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HomeNewsIn Tunisia, inflation rebounds to 6.2% in March 2020

In Tunisia, inflation rebounds to 6.2% in March 2020

A rebound in inflation was recorded in March 2020, at 6.2%, year-on-year, compared to 5.8% in February 2020 and 7.1% a year earlier, marking a break in the disinflationary trajectory that began at the beginning of 2019, according to the note of the Central Bank of Tunisia (BCT) published on Tuesday on “Economic and Monetary Developments/April 2020”.

According to the BCT, this trend is the mark of the rise, in particular, of fresh food prices and, to a lesser degree, of the acceleration of administered prices.

In terms of fresh food products, prices accelerated sharply in March 2020 (6.7% year-on-year (YoY), against 4.5% in February 2020) concerning the overstocking behaviour that accompanied the decision to general lockdown.

This rebound is essentially attributable, on the one hand, to the recovery in vegetable prices (+4.3% YoY against -1.7%) which was combined with the strengthening of fruit prices (+13.8% YoY against +12.8%), poultry prices (+2.3% YoY) and the rise in the price of fresh foodstuffs (+3.8% YoY against +3.8% year-on-year). On the other hand, prices of eggs (+4.0% in absolute terms against +4.3%) and red meat (+6.7% in absolute terms against +6.9%) slowed down.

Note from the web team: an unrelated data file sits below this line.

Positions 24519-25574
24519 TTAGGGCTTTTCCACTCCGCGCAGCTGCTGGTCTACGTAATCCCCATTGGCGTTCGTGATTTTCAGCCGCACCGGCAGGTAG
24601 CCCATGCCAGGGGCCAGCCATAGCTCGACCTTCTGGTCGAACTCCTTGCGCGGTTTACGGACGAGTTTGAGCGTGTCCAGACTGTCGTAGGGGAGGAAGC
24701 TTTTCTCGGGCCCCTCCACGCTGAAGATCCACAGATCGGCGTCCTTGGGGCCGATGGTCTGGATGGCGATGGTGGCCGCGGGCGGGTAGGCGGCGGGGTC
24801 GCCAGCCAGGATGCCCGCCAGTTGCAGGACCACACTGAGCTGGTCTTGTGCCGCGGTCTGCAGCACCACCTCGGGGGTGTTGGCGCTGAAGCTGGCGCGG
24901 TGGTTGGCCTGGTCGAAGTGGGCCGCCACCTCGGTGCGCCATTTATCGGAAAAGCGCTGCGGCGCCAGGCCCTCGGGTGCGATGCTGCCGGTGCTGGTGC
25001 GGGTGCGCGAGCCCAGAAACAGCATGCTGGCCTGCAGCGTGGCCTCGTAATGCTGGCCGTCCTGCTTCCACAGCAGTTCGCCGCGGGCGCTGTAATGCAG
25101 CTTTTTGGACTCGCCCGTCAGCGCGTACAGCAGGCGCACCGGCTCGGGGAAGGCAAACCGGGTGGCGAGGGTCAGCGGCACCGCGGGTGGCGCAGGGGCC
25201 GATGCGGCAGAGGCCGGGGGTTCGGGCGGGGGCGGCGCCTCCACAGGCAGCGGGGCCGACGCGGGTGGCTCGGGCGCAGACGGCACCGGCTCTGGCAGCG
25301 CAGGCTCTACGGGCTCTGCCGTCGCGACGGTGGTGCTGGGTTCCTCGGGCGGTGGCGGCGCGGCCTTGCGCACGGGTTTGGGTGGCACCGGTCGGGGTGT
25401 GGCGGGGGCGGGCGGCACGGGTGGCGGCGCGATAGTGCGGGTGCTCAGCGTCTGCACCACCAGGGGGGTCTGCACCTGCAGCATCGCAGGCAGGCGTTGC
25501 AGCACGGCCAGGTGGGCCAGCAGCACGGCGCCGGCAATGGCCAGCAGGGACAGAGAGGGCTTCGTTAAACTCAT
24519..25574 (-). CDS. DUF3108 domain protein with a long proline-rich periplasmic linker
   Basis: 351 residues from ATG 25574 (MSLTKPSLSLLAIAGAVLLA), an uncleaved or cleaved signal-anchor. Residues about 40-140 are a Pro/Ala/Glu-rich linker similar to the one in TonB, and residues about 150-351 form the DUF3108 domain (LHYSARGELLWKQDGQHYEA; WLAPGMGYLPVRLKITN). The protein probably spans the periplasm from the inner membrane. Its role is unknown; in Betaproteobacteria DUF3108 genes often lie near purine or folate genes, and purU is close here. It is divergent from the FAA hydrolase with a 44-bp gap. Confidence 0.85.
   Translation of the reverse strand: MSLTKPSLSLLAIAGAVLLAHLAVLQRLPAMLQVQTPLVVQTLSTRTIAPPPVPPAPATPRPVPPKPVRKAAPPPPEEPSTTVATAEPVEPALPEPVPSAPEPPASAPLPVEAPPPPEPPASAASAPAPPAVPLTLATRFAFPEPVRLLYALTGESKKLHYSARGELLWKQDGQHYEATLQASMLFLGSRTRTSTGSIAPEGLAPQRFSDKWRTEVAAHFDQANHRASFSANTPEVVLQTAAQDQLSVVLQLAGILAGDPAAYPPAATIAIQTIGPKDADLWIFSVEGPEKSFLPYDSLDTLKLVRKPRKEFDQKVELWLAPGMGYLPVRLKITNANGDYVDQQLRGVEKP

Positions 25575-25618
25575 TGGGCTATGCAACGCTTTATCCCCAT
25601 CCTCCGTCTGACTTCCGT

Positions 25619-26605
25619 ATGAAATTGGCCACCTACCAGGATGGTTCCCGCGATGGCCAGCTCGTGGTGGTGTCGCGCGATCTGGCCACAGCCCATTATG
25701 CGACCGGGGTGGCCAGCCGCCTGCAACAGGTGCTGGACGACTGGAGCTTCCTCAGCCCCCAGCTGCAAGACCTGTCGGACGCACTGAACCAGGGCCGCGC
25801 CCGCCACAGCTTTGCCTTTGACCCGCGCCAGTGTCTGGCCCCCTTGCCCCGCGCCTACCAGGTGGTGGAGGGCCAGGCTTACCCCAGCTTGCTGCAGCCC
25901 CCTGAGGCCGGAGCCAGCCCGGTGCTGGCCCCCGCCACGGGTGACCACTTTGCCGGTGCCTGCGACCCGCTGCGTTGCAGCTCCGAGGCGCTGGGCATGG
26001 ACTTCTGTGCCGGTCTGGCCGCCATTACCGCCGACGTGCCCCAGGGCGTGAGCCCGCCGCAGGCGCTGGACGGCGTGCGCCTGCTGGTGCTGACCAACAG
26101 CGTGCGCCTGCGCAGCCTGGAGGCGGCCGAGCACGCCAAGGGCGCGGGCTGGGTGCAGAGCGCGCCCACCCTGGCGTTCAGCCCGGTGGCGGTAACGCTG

As for administered prices, the increase continued, in March 2020, at a higher rate than the previous month (6.3% YoY against 5.7% in February 2020 and only 4.4% in March 2019), in direct relation with the upward adjustment of tobacco prices (28.0% YoY against 22.3%).

Deceleration of core inflation in March 2020

On the other hand, core inflation rather slowed down in March 2020, despite the pick-up in headline inflation, to stand at 6% compared to 6.1% in February 2020 and 7.6% a year earlier.

This slowdown was favoured, in particular, by the ongoing fall in olive oil prices (-21.4% over one year against -20.5% in February 2020) and car prices (-2.5% in both February and March 2020) which was combined with the deceleration of the rate of increase in clothing and footwear prices (6.7% in March 2020 after 7.5% in February and 8.9% in March 2019 ), construction materials and housing maintenance (7.1% against 7.7% and 11% in March 2019), household equipment (6.4% against 7.3%), and to a lesser degree, prices of vehicle maintenance services and accommodation

These developments were partially offset by the acceleration in prices of dairy products (11.5% vs. 9.5%) and canned food (11.0% vs. 9.2%) and by the rebound in banking service charges (6.2% vs. 2.1%).

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